And to add even more uncertainty, this would be the first time on a dragstrip in two years. It would be the debut of the GEMS ECU, the FP Big28 turbo, and the TRE transmission, and I had no clue at all how they would hold up. The ECU in particular I had no real handle on where the state of tune was, and it was absolutely necessary that I not blow up, and that I go faster than I had before.

So I showed up in Norwalk more than just a little bit worried. "Terrified" was more like it.

The first day was the Autocross, and the course was every bit as tight and nasty as I was afraid it would be.

Lest anybody think I'm ripping on the organizers, their hands are totally tied. The site sucks, and there's no alternative site within 50 miles. What's more, well over half the competitors every year are driving in their first event, and are well into "red mist mode". If the organizers try and open up the course, then it's really easy for newbies to get in over their head and have a high-energy agricultural excursion. Put in enough cones to slow the newbies down, and then you get guys like me whining about how tight the course is. It's a total no-win situation, and I blame nobody for erring on the side of safety. It's just really really frustrating. I want to put on a good show, and the site just doesn't allow it.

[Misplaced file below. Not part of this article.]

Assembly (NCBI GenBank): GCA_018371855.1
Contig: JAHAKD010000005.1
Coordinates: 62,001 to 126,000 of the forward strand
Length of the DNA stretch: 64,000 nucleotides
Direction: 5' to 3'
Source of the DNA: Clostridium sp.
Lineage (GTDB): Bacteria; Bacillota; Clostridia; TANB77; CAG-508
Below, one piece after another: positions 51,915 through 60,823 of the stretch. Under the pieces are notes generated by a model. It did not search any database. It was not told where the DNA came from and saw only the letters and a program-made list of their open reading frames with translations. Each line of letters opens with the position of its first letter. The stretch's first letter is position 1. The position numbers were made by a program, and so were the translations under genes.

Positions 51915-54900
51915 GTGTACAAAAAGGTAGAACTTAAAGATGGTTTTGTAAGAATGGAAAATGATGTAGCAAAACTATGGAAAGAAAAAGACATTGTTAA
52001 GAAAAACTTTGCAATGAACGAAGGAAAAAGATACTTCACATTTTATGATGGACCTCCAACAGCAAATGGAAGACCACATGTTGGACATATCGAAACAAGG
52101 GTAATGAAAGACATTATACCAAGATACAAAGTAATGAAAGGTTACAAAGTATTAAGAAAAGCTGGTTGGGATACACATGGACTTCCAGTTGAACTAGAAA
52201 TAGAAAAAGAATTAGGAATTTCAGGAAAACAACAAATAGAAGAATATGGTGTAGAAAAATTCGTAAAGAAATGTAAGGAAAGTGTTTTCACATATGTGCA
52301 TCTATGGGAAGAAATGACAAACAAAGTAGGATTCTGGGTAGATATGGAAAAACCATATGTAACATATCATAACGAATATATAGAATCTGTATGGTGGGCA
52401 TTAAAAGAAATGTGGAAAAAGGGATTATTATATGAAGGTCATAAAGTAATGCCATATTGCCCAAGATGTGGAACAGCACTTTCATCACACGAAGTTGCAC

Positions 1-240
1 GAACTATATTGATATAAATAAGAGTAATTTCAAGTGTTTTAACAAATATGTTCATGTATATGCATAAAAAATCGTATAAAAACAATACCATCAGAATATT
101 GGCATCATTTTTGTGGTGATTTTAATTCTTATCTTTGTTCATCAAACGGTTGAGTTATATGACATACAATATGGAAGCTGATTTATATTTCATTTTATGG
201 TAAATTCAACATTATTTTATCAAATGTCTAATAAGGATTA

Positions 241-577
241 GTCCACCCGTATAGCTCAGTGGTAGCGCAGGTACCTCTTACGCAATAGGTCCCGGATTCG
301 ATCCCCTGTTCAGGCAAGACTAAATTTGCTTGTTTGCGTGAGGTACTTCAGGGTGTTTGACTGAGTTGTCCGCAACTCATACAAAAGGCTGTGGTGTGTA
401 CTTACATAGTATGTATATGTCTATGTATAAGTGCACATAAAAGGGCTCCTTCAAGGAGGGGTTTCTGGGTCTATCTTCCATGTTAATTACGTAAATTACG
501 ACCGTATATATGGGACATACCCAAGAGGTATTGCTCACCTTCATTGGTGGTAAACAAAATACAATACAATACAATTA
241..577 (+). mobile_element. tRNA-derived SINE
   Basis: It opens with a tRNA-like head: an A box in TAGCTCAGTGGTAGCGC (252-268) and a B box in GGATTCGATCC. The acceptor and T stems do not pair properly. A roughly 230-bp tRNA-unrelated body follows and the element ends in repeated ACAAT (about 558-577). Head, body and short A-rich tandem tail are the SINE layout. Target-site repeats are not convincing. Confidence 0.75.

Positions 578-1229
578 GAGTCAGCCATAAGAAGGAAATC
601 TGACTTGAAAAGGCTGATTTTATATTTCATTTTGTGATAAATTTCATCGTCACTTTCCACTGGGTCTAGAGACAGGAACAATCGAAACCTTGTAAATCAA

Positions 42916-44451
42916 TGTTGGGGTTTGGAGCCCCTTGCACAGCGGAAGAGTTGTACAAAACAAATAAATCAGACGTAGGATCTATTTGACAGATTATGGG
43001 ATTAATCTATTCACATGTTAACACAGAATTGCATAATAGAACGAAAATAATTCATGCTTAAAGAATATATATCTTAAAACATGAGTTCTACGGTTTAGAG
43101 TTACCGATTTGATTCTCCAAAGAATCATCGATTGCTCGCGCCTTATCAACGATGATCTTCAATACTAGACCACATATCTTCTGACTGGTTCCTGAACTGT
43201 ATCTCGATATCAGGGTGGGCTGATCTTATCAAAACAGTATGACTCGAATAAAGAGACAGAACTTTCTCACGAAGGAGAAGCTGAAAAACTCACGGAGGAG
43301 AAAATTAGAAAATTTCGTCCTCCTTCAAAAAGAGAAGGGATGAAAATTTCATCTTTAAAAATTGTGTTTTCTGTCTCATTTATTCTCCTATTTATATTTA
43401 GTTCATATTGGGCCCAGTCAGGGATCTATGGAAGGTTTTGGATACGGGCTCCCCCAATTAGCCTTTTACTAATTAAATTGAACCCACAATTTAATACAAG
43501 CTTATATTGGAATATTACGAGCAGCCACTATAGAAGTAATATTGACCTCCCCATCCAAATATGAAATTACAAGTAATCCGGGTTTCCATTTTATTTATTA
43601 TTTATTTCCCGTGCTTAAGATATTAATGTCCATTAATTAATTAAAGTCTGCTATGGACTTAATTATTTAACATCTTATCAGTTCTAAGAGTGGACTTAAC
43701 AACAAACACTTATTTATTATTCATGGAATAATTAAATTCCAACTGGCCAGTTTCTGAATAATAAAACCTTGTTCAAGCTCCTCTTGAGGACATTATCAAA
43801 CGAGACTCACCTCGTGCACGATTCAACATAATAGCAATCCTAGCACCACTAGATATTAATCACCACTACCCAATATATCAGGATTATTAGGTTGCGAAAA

As it turned out, I was a good second faster than every other car there. Unfortunately, I also hit cones on all those fast runs, and my only clean run was mere thousandths on the unhappy side of the winning time, so I wound up third. A moral victory, if not an actual one. Hey, you gotta be fast AND clean to win, and I didn't put that together, so more power to the guys that beat me. Good job guys.

Then, the next day, and the dreaded drag race.

Happily enough though, I had come up with a strategy that would minimise my exposure to disaster but maximise my sponsor exposure. I would attempt to qualify for the Quick 8 class.

Like the name suggests, the Q8 is for the eight quickest cars. Entrants get three qualification runs, and then the top eight qualifiers run off in single-elimination for the overall win.

No way was I going to qualify. Not in my wildest dreams. Not unless 20-odd cars spontaneously combusted. But I'd be qualifying alongside the big spectator draw cars, so when people ran to watch them, they'd see me too. Make three runs, and Bob's yer uncle - my sponsorship commitment upheld, my exposure to the buying public maximised, and my exposure to driveline damage minimized.

Everybody wins, and that's a good thing.